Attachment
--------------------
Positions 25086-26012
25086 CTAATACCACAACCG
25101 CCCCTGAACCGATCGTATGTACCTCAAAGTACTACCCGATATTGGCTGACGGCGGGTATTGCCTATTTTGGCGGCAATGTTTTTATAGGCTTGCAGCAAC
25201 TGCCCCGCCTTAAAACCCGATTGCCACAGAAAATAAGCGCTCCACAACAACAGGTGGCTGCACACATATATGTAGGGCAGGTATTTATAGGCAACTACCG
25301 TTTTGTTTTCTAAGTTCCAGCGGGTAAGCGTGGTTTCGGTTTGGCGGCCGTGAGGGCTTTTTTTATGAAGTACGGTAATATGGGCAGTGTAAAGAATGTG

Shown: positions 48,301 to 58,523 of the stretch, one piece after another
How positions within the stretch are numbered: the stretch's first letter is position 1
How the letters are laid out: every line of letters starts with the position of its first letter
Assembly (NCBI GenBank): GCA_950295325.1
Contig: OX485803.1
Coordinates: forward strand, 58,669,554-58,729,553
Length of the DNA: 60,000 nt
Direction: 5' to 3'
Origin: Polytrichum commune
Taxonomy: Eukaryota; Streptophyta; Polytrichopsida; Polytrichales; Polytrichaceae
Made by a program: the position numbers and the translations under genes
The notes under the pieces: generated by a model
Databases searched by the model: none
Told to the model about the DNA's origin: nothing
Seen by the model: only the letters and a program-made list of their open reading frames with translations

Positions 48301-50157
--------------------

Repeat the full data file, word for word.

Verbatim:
Positions 25086-26012
25086 CTAATACCACAACCG
25101 CCCCTGAACCGATCGTATGTACCTCAAAGTACTACCCGATATTGGCTGACGGCGGGTATTGCCTATTTTGGCGGCAATGTTTTTATAGGCTTGCAGCAAC
25201 TGCCCCGCCTTAAAACCCGATTGCCACAGAAAATAAGCGCTCCACAACAACAGGTGGCTGCACACATATATGTAGGGCAGGTATTTATAGGCAACTACCG
25301 TTTTGTTTTCTAAGTTCCAGCGGGTAAGCGTGGTTTCGGTTTGGCGGCCGTGAGGGCTTTTTTTATGAAGTACGGTAATATGGGCAGTGTAAAGAATGTG

Shown: positions 48,301 to 58,523 of the stretch, one piece after another
How positions within the stretch are numbered: the stretch's first letter is position 1
How the letters are laid out: every line of letters starts with the position of its first letter
Assembly (NCBI GenBank): GCA_950295325.1
Contig: OX485803.1
Coordinates: forward strand, 58,669,554-58,729,553
Length of the DNA: 60,000 nt
Direction: 5' to 3'
Origin: Polytrichum commune
Taxonomy: Eukaryota; Streptophyta; Polytrichopsida; Polytrichales; Polytrichaceae
Made by a program: the position numbers and the translations under genes
The notes under the pieces: generated by a model
Databases searched by the model: none
Told to the model about the DNA's origin: nothing
Seen by the model: only the letters and a program-made list of their open reading frames with translations

Positions 48301-50157